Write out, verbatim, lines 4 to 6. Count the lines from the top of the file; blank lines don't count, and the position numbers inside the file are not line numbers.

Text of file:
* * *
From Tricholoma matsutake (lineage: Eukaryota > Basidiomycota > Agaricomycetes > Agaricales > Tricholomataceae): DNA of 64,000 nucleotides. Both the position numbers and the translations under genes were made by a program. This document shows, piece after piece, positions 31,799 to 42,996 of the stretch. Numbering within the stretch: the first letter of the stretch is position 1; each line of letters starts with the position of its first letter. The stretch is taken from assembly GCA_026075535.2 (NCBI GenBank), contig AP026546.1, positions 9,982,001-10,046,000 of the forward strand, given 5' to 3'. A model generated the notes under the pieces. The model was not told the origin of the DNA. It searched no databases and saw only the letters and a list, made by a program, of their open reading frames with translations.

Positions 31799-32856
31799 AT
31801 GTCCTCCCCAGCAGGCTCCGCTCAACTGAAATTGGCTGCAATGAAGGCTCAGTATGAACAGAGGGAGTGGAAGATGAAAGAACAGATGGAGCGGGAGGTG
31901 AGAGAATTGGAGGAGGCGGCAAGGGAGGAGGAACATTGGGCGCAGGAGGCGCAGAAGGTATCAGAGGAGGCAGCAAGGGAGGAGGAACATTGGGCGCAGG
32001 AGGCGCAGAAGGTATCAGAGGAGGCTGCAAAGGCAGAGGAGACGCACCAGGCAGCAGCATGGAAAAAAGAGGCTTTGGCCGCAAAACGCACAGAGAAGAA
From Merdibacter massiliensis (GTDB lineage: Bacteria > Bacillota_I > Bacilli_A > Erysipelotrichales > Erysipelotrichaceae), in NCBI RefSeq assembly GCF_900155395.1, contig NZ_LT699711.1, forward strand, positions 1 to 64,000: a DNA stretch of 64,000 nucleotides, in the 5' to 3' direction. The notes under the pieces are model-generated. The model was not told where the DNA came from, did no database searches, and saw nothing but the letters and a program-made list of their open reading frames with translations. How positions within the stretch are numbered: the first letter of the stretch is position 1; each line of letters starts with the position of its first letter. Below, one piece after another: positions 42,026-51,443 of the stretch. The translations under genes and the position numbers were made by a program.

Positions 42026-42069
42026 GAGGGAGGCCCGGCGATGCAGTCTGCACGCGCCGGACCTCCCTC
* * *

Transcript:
31801 GTCCTCCCCAGCAGGCTCCGCTCAACTGAAATTGGCTGCAATGAAGGCTCAGTATGAACAGAGGGAGTGGAAGATGAAAGAACAGATGGAGCGGGAGGTG
31901 AGAGAATTGGAGGAGGCGGCAAGGGAGGAGGAACATTGGGCGCAGGAGGCGCAGAAGGTATCAGAGGAGGCAGCAAGGGAGGAGGAACATTGGGCGCAGG
32001 AGGCGCAGAAGGTATCAGAGGAGGCTGCAAAGGCAGAGGAGACGCACCAGGCAGCAGCATGGAAAAAAGAGGCTTTGGCCGCAAAACGCACAGAGAAGAA